To create the investment cast oven head designs, NPC engineers worked from finished part prints for fabricated oven heads. They devised a unique tool design to prevent fillets in the corners. And to ensure that the walls would fill completely, they developed a sophisticated design for the runners and gates-the channels by which the molten metal fills the mold during investment casting.

Increase quality, reduce costs. The investment-cast oven heads are a success in a variety of ways. Their exact and uniform proportions, for example, have greatly reduced secondary machining. Additionally, the surface finish of an investment casting is one of the finest among all metalworking processes. And NPC specializes in producing tight finishes, using a finer size of abrasive in the surface cleaning process as well as finer sands for the prime coat in the mold building process. "NPC's process yields a 125 RMS (Root Mean Square) surface finish, a smooth finish by food industry standards," says Baumgartel.

This fine surface finish is important to Evergreen in more ways than one. First, it precludes the presence of porosities, helping to comply with FDA standards. Second, it reduces the polishing needed to bring to the oven heads to spec, resulting in lower costs.

Cost has been a major benefit. "Due to the large reductions in welding, machining, and polishing, the conversion to investment casting has resulted in a 60% savings on oven heads," reports Bulechek.

Seven steps to quality metal parts

Although investment casting-or the "lost wax" process as it is known-has roots in ancient history, it has evolved into a cost effective metal-forming process for producing high-quality metal parts when performed by experienced and knowledgeable casting specialists.

1. DIE CONSTRUCTION. Create a wax duplicate pattern that matches the part's configuration and finish. A simple hand-operated, single-cavity die can be easily modified for prototypes, or multiple-cavity tooling is fully automated for volume production runs.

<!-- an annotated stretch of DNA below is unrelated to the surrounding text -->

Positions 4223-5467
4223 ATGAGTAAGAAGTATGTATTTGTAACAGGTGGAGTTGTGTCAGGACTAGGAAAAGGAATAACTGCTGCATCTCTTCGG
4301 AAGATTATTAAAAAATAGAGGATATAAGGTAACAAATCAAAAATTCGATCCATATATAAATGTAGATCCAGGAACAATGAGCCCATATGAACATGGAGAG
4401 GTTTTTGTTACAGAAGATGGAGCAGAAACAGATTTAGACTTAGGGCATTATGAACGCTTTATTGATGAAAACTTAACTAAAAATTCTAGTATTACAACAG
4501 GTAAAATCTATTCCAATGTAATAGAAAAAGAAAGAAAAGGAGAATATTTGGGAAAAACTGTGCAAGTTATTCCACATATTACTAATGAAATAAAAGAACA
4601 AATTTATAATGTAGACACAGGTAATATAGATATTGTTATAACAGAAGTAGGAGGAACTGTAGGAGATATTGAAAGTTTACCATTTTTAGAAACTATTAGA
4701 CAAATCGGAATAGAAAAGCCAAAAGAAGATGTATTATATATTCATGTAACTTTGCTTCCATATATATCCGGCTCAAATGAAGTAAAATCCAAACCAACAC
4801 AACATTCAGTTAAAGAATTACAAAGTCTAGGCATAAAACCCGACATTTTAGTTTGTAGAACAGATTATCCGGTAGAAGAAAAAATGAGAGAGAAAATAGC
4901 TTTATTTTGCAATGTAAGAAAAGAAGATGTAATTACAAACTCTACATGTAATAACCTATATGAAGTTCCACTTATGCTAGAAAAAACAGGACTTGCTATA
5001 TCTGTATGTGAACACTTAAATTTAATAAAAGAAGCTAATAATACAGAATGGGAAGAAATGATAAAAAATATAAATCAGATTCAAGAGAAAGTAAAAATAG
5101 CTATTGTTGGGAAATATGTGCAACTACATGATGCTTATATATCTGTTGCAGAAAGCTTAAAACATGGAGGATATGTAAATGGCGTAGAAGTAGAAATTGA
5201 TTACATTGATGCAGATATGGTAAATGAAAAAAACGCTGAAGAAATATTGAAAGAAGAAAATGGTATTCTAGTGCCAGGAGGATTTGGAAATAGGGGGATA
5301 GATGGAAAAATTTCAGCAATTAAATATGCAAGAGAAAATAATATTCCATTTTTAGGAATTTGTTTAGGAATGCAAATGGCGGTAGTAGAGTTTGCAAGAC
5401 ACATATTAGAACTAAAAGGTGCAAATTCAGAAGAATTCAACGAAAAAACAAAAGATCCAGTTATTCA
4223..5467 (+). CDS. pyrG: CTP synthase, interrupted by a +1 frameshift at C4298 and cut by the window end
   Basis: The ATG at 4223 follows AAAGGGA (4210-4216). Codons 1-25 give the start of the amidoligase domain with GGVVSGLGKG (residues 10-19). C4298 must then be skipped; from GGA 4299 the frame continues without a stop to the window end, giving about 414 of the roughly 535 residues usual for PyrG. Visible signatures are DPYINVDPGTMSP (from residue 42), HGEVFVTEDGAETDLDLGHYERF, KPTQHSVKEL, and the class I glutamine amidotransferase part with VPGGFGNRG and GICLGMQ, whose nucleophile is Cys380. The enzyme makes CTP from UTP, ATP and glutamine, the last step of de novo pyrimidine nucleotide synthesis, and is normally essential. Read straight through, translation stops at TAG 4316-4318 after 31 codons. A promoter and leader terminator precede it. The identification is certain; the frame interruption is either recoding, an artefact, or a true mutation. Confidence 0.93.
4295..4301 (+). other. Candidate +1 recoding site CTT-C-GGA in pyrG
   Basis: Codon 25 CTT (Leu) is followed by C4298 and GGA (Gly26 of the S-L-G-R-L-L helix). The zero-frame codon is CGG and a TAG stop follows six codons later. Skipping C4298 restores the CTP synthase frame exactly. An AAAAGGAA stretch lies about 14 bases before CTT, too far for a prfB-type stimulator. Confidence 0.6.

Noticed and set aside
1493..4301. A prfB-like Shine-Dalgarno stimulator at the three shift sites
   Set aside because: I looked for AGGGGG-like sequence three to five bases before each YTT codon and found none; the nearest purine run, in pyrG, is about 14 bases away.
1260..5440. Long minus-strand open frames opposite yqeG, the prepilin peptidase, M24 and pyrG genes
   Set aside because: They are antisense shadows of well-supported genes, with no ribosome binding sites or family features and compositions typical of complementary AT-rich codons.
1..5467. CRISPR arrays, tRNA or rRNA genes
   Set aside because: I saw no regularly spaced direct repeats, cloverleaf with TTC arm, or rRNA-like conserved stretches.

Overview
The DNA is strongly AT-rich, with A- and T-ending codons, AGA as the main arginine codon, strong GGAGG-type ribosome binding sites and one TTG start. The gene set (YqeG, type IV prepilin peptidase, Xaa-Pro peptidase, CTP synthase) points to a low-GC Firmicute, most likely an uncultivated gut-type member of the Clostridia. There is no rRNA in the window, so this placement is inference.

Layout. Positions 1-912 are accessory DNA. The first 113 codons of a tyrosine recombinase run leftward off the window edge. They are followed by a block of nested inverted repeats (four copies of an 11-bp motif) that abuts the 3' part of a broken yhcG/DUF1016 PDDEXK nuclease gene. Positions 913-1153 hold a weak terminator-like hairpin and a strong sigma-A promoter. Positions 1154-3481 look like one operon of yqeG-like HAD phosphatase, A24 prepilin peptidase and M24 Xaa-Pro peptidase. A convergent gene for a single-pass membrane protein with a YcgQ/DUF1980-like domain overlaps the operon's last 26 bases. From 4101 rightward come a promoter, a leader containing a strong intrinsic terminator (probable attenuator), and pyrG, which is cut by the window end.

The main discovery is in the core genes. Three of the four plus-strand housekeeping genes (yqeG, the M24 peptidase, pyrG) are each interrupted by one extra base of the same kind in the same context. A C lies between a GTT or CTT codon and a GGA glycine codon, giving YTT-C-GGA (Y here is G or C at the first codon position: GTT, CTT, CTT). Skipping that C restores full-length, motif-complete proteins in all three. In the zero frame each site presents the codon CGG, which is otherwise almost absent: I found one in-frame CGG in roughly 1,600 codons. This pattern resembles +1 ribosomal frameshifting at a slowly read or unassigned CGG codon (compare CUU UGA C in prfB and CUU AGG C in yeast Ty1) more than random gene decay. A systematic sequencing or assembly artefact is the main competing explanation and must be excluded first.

2. WAX-PATTERN INJECTION AND ASSEMBLY. Inject dies with wax to produce heat-expandable patterns for each part. Disposable patterns are slightly larger to accommodate shrinkage. Multiple wax patterns, connected by "gates" to wax sprues, form a cluster.

3. CERAMIC INVESTMENT. Clusters are dipped into a ceramic slurry, drained, and coated with fused silica sand. After drying, repeated dipping with progressively coarser ceramic material eventually forms a self-supporting shell ranging from 3/16- to 5/8-inch thick.

4. DE-WAXING AND CURING. Once dried, shells are heated in a steam autoclave to melt and evacuate wax from the mold. Then the ceramic mold is fire cured at temperatures between 1,600 and 2,000F.

5. ALLOYING AND CASTING. At pouring temperature levels, add elements to achieve proper chemistry and improve castability. Depending on the application, a vacuum- or centrifugal-force pour can be used.

6. SHELL RELEASE AND CASTING CLEANING. Once sufficiently cooled, mechanical vibration and chemicals remove the ceramic shell. Technicians separate parts from the cluster and prepare the casting for secondary operations such as heat treating, machining, or applied finishes.

7. QUALIFICATION. After visual and dimensional inspection, parts are x-rayed to ensure component integrity.